By MYRON LOVE
Dr. Harvey Max Chochinov is a world leader in the psychological and emotional issues involved in palliative care.
He and his fellow healthcare professionals – psychiatrists, psychologists, social workers and researchers – who recently formed the Canadian Grief Alliance, are calling on the Federal Government to provide $100 million for support services over the next three years to help address a potential “tsunami of suffering” (in Chochinov’s words) for people who have been and are unable to be with their loved ones in their final days or properly grieve or honour those who have passed in the traditional ways due to the current Covid-19 crisis.
“We are also asking for an additional $10 million for research aimed at better understanding and responding to complexities of grief caused by the pandemic,” he says.
While the government has announced more funding for mental health issues exacerbated by the current situation, he notes that the funding does not address the psychological need to grieve.
This is a two-edged sword of an issue. Chochinov points out that while about 4,700 Canadians have died in the past couple of months from Covid-19, in that same period roughly 50,000 Canadians have died from other causes.
“Typically, when an individual is near death,” he explains, “family members will gather at the bedside. When someone dies, we honour their memory with a funeral or celebration of life. Because of the pandemic public health restrictions, the traditional ways of grieving have been short-circuited.
“That leaves grieving family members and friends with nagging questions. Did they die alone? Were they well looked after? What was their death like? Were they frightened? Was everything done for them that could possibly be done?”
Chochinov states that it important to understand the patient’s lived experience and the people who mourn their passing.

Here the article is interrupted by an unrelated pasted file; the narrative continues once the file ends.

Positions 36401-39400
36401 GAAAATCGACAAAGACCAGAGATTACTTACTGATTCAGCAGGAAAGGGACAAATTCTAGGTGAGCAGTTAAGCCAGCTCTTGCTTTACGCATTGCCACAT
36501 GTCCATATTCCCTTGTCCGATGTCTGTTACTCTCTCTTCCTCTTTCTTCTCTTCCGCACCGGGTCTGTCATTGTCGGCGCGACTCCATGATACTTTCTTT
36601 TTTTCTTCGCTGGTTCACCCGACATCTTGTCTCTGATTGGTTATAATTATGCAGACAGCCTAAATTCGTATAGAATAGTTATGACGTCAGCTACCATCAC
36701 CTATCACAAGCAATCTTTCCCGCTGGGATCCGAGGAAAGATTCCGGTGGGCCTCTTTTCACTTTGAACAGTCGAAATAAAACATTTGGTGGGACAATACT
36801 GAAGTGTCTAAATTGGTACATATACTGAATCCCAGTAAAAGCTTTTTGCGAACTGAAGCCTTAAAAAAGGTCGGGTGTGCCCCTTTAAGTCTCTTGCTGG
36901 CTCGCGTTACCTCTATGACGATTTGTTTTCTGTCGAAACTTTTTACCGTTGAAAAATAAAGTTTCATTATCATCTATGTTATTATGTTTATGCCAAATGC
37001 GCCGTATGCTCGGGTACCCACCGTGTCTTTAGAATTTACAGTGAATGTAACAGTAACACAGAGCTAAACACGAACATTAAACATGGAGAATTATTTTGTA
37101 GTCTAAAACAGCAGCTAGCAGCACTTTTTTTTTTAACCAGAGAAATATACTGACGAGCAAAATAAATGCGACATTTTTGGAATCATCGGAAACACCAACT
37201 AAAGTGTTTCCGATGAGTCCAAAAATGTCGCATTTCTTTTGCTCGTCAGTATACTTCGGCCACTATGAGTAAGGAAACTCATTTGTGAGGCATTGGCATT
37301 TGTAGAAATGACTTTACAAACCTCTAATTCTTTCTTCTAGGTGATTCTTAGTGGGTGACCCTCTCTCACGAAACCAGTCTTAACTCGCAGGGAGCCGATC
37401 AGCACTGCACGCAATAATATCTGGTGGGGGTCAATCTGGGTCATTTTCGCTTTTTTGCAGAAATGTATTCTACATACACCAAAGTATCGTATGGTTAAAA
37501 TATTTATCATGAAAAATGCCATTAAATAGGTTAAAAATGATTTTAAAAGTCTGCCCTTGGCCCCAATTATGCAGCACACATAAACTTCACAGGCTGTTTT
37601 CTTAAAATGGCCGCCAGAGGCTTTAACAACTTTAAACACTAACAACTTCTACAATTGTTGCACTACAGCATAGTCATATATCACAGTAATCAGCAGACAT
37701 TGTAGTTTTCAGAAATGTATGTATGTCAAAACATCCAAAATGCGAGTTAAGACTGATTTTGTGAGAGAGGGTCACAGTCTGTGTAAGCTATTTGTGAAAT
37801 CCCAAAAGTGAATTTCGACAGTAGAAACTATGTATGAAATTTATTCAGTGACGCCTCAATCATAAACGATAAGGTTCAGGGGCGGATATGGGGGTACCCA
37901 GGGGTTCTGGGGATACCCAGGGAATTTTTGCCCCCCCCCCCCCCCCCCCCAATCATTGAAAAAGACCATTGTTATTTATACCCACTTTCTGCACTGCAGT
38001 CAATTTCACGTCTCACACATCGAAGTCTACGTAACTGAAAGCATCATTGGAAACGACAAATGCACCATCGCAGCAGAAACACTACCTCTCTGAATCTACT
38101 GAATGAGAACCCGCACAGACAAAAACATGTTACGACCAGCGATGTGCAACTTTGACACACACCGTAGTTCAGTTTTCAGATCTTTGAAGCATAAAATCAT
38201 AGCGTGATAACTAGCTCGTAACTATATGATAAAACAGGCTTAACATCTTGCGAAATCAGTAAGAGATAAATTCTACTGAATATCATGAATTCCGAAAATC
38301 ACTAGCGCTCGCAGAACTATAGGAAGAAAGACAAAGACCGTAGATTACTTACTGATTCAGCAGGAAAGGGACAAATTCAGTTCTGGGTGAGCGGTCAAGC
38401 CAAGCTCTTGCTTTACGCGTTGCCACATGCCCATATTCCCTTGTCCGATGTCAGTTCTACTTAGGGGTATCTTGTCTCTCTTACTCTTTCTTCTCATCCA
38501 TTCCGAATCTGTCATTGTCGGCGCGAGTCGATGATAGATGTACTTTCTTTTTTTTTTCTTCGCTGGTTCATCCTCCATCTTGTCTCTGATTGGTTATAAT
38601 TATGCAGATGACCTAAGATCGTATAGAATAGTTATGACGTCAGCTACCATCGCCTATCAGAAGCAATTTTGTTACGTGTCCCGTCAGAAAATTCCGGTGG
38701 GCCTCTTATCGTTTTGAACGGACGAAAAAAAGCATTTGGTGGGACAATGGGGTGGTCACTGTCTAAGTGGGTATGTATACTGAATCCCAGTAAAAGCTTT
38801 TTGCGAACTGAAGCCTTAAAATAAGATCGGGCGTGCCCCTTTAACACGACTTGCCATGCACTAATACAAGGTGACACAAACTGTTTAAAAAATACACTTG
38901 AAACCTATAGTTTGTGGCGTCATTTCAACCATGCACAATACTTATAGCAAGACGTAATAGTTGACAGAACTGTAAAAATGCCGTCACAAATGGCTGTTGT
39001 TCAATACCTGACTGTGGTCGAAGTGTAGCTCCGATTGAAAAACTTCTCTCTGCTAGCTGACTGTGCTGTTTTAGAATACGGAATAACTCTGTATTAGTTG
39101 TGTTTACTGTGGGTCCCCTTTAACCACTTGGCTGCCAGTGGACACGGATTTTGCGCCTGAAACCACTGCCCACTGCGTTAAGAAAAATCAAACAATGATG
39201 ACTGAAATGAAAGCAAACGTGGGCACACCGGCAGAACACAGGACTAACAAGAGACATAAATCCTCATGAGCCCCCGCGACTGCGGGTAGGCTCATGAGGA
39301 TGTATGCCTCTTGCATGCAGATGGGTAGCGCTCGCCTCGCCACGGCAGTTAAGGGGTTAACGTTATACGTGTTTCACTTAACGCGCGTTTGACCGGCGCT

This matter of dignity with dying and the care of those who are about to cross the great divide has been a central part of Chochinov’s research for decades. It was during his training in psychiatry that he was drawn to the role of psychiatry in palliative care. In furthering his training in that field, he completed a Fellowship in Psychiatric Oncology at Memorial Sloan-Kettering Cancer Centre in New York.
Upon returning to Winnipeg, he joined CancerCare Manitoba, where he is currently a Senior Scientist with the Research Institute of Oncology and Hematology at CancerCare Manitoba and a Distinguished Professor of Psychiatry at the University of Manitoba.
One of Chochinov’s signature accomplishments has been the development of protocols and therapeutic approaches to help ensure that patients facing death live out their final days in dignity. “Our work at Dignity in Care has been adopted over the past 10-15 years by healthcare professionals around the world,” he reports.
The Dignity in Care model focuses on fostering a culture of compassion and respect among healthcare workers for their patients. That involves good communication between healthcare workers and patients and their families as well as treating the whole person – including body, mind and spirit.
“Good medicine must respond to changing circumstances and needs,” Chochinov observes. “Hopefully, federal funding will help support services and research focused on people who are grieving in the midst of this.”